Syed Mahmood Ali Shah, M.D. Associate Professor of Ophthalmology University of Pittsburgh School of Medicine

Most Eye Trauma Occurs in Elderly After a Fall Interview with:
Syed Mahmood Ali Shah, M.D. Associate Professor of Ophthalmology University of Pittsburgh School of MedicineSyed Mahmood Ali Shah, M.D.
Associate Professor of Ophthalmology
University of Pittsburgh School of Medicine What is the background for this study? What are the main findings?

Response: Eye trauma is a significant cause of morbidity throughout the world. In the United States, the incidence of individuals hospitalized with eye trauma from 2001 through 2014 increased. Most of these individuals were above the age of 65 and suffered a fall. This is a worrisome trend in light of an increased awareness and continued and concentrated effort to reduce falls. This is a critical point: We need to improve our existing strategies to reduce falls.

The second at-risk group is children and adolescents. Previous studies have shown that effective widespread implementation of injury prevention efforts can lower trauma rates. While we did observe a small decrease in eye trauma as a primary admitting diagnosis, the fact that it was more common in children and adolescents (for whom eye trauma carries devastating consequences and can significantly reduce quality of life) highlights the significance of continued efforts to prevent eye trauma. What should readers take away from your report?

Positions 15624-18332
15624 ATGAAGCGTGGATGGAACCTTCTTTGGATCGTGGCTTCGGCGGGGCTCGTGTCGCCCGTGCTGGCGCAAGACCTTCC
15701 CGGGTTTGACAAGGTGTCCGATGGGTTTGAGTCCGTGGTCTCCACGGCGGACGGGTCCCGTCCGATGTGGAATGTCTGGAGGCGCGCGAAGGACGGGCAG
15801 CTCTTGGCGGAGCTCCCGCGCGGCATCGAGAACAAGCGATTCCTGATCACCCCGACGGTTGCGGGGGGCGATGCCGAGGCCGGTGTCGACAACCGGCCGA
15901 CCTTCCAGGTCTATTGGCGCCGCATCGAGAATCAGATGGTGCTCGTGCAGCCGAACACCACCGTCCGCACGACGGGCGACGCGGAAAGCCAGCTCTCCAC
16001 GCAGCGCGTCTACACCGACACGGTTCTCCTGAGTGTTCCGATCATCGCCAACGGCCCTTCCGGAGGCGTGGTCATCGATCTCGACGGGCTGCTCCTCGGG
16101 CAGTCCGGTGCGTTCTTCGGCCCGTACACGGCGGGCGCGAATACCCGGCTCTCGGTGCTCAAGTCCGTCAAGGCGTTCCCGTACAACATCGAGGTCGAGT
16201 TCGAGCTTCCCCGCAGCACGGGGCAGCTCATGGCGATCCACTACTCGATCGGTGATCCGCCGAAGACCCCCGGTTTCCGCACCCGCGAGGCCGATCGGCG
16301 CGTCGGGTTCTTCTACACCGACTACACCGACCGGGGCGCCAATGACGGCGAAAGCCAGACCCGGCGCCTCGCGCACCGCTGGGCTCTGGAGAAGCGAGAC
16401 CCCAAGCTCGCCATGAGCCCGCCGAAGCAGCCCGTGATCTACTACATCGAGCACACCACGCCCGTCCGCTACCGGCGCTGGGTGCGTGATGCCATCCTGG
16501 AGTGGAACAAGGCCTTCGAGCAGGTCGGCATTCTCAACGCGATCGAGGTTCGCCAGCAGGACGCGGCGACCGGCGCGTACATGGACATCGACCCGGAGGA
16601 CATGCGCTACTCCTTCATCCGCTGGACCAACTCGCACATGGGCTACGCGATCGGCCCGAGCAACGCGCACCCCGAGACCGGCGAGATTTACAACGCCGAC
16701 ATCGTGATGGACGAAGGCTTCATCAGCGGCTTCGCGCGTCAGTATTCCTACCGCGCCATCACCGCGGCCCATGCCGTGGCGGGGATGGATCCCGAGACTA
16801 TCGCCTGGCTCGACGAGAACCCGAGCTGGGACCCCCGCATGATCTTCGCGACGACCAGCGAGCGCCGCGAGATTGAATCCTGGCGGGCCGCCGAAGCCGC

Response: The most important thing that readers must keep in mind is that eye trauma continues to be a significant public health problem and is likely to increase, especially as our country’s population ages. Each of us, whether we are clinicians, public health advocates, or policy-makers, can play a part to make sure we can mitigate the burden of this problem. What recommendations do you have for future research as a result of this work?

Response: As an ophthalmologist, I would find it particularly interesting if future studies evaluate the causal relationship between visual disability and eye trauma. Is there a relationship between poor vision and falls resulting in eye trauma? We know that the incidence of eye trauma hospitalizations has increased, but we are still unclear about their ophthalmic outcomes such as vision. Each group has specific tangible risk factors which need to be researched so that they can be addressed in an effective manner.

We do not have any disclosures. 


Iftikhar M, Latif A, Farid UZ, Usmani B, Canner JK, Shah SMA. Changes in the Incidence of Eye Trauma Hospitalizations in the United States From 2001 Through 2014. JAMA Ophthalmol. Published online October 04, 2018. doi:10.1001/jamaophthalmol.2018.4685

[wysija_form id=”3″]


The information on is provided for educational purposes only, and is in no way intended to diagnose, cure, or treat any medical or other condition. Always seek the advice of your physician or other qualified health and ask your doctor any questions you may have regarding a medical condition. In addition to all other limitations and disclaimers in this agreement, service provider and its third party providers disclaim any liability or loss in connection with the content provided on this website.


Last Updated on October 5, 2018 by Marie Benz MD FAAD